PAU, France, (Reuters) – Lance Armstrong stole the show during the picturesque 199.5km 16th stage of the Tour de France won by France’s Pierrick Fedrigo in Pau yesterday.
The seven-times champion, whose hopes of an eighth Tour win were dashed after a crash in the Alps during stage eight, proved he was still a force to be reckoned with when he attacked from the gun in Bagneres de Luchon and stayed at the front all day.
The American sprinted in the final stretch but, at nearly 39, was forced to let Fedrigo, compatriot Sandy Casar and Spain’s Ruben Plaza battle it out for the day’s laurels.
While Armstrong finished sixth in the stage, six minutes and 45 seconds ahead of the peloton, Fedrigo gave France a sixth stage win in this Tour ahead of compatriot Casar.
Tour leader and holder Alberto Contador of Spain retained his eight-seconds overall lead from Luxembourg’s Andy Schleck as the two favourites preserved energy for a potentially decisive showdown at the top of the Tourmalet in tomorrow’s 17th stage.
The long ride celebrated the 100th anniversary of the first stage in the Pyrenees and included the four climbs on the course that year, Peyresourde, Aspin, Tourmalet and Aubisque.
Fittingly Armstrong, the most celebrated rider on the Tour who came back after battling near-fatal cancer to win a record seven titles from 1999 to 2005, took centre stage while rivals Contador and Schleck played second fiddle at the back.
“It was hard from the start,” said Contador. “On the first climb there were only a handful of guys left in the peloton. Afterwards, we worked to maintain the overall positions and we were able to do that.”
Armstrong decided to leave his mark on his last Tour.
“I planned to attack. I knew straightaway on Peyresourde that it would be difficult and that a group was going to go away,” he said. “It was full gas all day.”
On the four climbs of the day, the Texan brought back memories of his glory days as he raced flat out with his black and red jersey wide open to his chest.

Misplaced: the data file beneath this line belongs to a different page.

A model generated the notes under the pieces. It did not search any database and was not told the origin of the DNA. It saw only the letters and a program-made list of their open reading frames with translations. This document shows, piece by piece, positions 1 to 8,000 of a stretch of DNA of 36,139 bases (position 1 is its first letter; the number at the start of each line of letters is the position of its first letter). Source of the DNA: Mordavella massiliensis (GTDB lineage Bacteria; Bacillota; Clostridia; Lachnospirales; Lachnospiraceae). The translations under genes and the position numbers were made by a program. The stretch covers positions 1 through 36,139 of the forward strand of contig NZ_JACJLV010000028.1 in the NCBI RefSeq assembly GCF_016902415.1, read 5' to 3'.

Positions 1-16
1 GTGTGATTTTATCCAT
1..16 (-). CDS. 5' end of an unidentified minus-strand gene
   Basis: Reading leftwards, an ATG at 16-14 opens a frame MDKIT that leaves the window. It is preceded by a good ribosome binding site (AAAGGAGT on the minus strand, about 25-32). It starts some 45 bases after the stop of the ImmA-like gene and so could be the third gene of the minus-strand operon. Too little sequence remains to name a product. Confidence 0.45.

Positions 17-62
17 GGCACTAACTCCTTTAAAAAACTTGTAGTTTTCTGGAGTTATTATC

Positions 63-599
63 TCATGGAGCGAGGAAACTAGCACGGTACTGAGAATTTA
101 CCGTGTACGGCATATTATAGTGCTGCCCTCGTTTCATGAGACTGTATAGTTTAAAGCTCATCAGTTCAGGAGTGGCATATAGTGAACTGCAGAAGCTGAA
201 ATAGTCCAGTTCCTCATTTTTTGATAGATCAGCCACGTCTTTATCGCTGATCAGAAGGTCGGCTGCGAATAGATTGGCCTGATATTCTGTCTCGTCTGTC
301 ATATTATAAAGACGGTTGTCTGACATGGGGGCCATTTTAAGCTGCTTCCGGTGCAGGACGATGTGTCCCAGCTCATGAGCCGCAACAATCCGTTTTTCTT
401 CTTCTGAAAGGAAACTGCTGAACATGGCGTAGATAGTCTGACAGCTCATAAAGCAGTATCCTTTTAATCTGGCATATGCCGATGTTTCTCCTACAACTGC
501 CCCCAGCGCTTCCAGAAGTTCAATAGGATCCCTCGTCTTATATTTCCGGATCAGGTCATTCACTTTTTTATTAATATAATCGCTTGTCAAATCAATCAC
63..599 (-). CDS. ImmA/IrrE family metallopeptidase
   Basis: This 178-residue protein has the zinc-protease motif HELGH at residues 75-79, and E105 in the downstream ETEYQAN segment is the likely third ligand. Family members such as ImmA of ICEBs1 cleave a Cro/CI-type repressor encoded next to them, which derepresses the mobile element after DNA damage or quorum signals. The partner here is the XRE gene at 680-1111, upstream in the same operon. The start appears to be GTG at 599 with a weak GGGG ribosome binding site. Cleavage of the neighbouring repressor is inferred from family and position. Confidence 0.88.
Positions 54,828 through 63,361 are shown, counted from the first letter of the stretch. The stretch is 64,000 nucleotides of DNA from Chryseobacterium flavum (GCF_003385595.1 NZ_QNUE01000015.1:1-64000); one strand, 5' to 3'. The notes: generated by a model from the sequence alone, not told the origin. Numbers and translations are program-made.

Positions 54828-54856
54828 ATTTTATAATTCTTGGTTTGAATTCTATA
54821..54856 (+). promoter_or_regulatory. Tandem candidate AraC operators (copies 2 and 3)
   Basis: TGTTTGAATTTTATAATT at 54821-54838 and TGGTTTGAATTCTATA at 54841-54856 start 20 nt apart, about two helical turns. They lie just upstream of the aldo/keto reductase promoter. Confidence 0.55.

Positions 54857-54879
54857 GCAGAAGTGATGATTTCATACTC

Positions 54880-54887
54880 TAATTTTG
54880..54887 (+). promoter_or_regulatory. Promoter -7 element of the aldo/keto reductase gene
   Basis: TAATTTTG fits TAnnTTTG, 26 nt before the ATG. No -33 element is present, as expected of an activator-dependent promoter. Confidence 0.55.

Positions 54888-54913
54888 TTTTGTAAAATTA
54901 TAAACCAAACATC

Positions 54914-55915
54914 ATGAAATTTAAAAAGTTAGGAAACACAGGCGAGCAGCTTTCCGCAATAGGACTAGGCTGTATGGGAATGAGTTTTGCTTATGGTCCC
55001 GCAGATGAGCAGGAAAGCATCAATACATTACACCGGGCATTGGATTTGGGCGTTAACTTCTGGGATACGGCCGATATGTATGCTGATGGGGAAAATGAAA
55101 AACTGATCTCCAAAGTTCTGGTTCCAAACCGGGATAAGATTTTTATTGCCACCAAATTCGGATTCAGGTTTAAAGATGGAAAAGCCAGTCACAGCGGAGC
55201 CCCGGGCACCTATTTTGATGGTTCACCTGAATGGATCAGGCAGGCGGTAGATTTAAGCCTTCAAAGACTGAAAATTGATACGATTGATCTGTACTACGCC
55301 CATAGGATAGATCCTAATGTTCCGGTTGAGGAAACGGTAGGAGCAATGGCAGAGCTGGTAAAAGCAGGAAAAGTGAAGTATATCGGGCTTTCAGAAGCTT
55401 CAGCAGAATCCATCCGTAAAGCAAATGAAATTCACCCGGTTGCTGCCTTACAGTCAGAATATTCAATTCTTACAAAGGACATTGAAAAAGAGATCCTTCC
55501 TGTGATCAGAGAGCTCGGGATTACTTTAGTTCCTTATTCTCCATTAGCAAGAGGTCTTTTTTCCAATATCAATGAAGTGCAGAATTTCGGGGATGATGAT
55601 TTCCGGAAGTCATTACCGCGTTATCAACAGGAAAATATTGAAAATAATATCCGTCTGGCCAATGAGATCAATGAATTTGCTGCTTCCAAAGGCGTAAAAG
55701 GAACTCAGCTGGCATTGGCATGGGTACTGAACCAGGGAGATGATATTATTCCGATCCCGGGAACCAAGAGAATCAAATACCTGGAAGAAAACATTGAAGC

He was instrumental in the first break of the day, which involved almost all the disappointments of this edition — Briton Bradley Wiggins, Czech Roman Kreuziger, Canada’s Ryder Hesjedal and Spain’s Carlos Sastre.
“It was more than a group because you had these guys — Kreuziger, Hesjedal — who were not GC (general classification) contenders but close enough. I knew that the peloton would not sit and let them go,” Armstrong said.
But while the main pack, led by Contador’s Astana team mates, worked to rein in so many great riders, they let Armstrong go when the decisive break took shape at the foot of the Tourmalet.
As befits a 100-year-old climb, the move was a veterans affair as it involved three of the four older riders in the bunch, Armstrong, Horner and France’s Christophe Moreau, who was first to the top of the Tourmalet and Aubisque passes.
In the finale, only nine riders remained in the leading group, with a solid lead of almost nine minutes over the peloton.
“Lance had worked hard all day and he told me it would be difficult for the stage win,” said his team manager Johan Bruyneel.
Spain’s Carlos Barredo tried to part with his breakaway companions in the last 25km, only to be caught under the red flame marking the last km.
Armstrong raised himself up on his pedals and tried to go for the sprint but was forced to bow to his younger rivals.
Fedrigo was fastest, snatching the third Tour stage of his career.
“I thought I was about to miss my Tour as I was not feeling too well. Now this is a great moment, especially for the team,” said Fedrigo, whose Bbox team mate Thomas Voeckler won the 15th stage.